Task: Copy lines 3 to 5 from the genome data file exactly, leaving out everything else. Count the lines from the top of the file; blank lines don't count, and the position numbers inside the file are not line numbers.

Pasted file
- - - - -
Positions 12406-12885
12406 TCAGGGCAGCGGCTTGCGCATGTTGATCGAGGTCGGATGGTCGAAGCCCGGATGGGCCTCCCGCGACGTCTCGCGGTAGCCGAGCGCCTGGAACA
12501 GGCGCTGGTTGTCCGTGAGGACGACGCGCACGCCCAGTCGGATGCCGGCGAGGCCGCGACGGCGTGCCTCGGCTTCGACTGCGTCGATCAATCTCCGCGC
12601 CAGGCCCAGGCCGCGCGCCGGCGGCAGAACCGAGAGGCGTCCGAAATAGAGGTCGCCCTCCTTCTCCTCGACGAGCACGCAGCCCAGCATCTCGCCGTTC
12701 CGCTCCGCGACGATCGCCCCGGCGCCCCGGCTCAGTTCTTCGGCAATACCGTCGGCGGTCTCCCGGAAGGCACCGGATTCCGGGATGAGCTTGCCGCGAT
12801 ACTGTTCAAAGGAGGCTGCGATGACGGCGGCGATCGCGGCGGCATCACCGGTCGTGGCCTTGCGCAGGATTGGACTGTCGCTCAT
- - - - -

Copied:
12501 GGCGCTGGTTGTCCGTGAGGACGACGCGCACGCCCAGTCGGATGCCGGCGAGGCCGCGACGGCGTGCCTCGGCTTCGACTGCGTCGATCAATCTCCGCGC
12601 CAGGCCCAGGCCGCGCGCCGGCGGCAGAACCGAGAGGCGTCCGAAATAGAGGTCGCCCTCCTTCTCCTCGACGAGCACGCAGCCCAGCATCTCGCCGTTC
12701 CGCTCCGCGACGATCGCCCCGGCGCCCCGGCTCAGTTCTTCGGCAATACCGTCGGCGGTCTCCCGGAAGGCACCGGATTCCGGGATGAGCTTGCCGCGAT